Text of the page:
Zone 5B, started some stem cuttings (using root hormone)on July 20, they are just starting to root. Because the season is too late to plant directly in the ground, is it possible to bring the cuttings in my basement where the temperature is about 55degrees or (no plant lights) or take them in the house in a room that is about 62 degrees with sun. I have a garage but it can get very cold in there.
I don't think it is too late to get them outside in a sheltered place. They need to go through winter and dormancy to trigger flowering next year. If it is very small now, keep it inside another month then get it used to being outside and plant it. Water it all the way through fall. Coneflowers are very easy to grow from seed. If you get some, sow the seeds in late fall where you want them to grow.
am moving and would like to take coneflowers with me. can they be cut back in the fall and placed in pots, stored for the winter and planted nx spring.
Yes, you may do that. You can also harvest the seeds, as they are really easy to germinate. Either way will get the results you want.
Purchased the house a year ago. The previous owners had some flower beds but the flowers were not doing well. We added more flowers and added addition flower beds. When we went to dig the beds, we found the lots of clay. We add new soil in the new beds but not to the existing beds. We planted Coneflowers, Blue Salva, Marigolds, Impatiens, and Knock-out Roses. The Blue Salva died back at first but has come out strong in the last month. My marigolds are stunted and we lost at lot. The Coneflowers did not last long at all. The Coneflowers turned black and died. We live in Amarillo, Texas and I believe we fall in Zone 7. The house faces the north and flowers get full sun most of the day. I know that we need to add topsoil to the beds but is there anything else that I need to do?
Soil improvement is fundamental for plant health, so you are on the right track by adding topsoil. You can also improve the native clayey soil by incorporating compost or an enriched organic potting soil to increase soil organic matter content. Mulch the soil surface with the same.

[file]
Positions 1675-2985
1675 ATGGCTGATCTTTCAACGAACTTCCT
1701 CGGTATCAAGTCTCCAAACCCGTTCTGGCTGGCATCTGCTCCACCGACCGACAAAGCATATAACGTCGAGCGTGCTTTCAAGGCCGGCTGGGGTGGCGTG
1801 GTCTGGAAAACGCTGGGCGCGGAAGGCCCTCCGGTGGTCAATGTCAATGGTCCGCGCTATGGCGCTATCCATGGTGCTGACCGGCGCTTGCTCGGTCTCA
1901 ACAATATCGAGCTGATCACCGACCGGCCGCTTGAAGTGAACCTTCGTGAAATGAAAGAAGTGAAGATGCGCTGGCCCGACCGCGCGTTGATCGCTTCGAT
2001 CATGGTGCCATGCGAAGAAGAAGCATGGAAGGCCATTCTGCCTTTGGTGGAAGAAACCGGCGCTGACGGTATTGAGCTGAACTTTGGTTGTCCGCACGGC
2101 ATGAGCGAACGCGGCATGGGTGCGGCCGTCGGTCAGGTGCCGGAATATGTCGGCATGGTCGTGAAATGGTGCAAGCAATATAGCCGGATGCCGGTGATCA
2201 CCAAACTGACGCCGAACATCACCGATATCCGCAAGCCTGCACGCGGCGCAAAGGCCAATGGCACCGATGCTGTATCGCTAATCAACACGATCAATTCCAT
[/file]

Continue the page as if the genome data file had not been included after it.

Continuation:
Soil testing and recommendations for mineral amendments based on actual deficiences found is the best way to go, or at least use a complete organic fertilizer like one of these:
I would like to plant them along a concrete fence. Most areas get full sun, some are under a tree.
The most consideration is to buy a native coneflower. These are the plants that have adapted to your area. The same plant from a different region will have slightly different characteristics. Here are two websites to help you out: https://npsot.org/wp/houston/go-native/
https://www.wildflower.org/plants/combo.php?fromsearch=true&distribution=&habit=habit_herb&duration=duration_perennial. This page is for East Texas. On the right, you can change the search terms if you wish. Several coneflowers are listed (Echinacea). Click on a plant for more information; near the bottom of the page it tells you where you can find this plant or seeds.
them? Also, is once a day for an hour enough water for them? We are going through a hot spell in Vancouver right now, so should I water more than an hour each day?
I would only water the ground is dry down to two inches. If you feel moisture within this area at all, then it would not be a good idea to water. Coneflower are very drought tolerant, but will not tolerate wet soils for very long. Most grasses can handle some dry spells, so to be on the safe side, you will only want to water when it is almost completely dry.
They bloom purple, well now more like a light pink. After awhile the blossoms turn white. Theses are plants I planted almost 20 years ago. I moved away and came back and found these 2 plants mixed in the pampas grass. I moved them roughly 3 and 4 feet from where I found them.We've had either rain or high 80s. During the dry spells I watered with miracle grow.other than something chewing on leaves which I remove. I dont know what else is wrong.They were always purple before.,
It is common for coneflower petals to fade to a light pink as they age. There are coneflower hybrids that bloom a true white. I suppose it is possible that your coneflower is from seed that was cross-pollinated with a white form. As prolific self-sowers random mutations or "sports" are also possible. If you are seeking a deep purple color, buy a new plant. Unfortunately, there is nothing you can do to change the color.
I wish I could give you details, I look at the flowers different times during day and evening - I see no type of "evil" bug, moth, …..etc. I'm pulling my hair out....these flowers are my pride and joy...…….I won't bore you with anything more. Please Help Me.
Birds that are eating the seeds can make a mess of the petals, too. You would probably see them, though. Japanese beetles are always a threat as are earwigs and even rabbits. Sleuth some more in early morning and evening, or go out at night with a flashlight to find the perpetrator. Here are some solutions: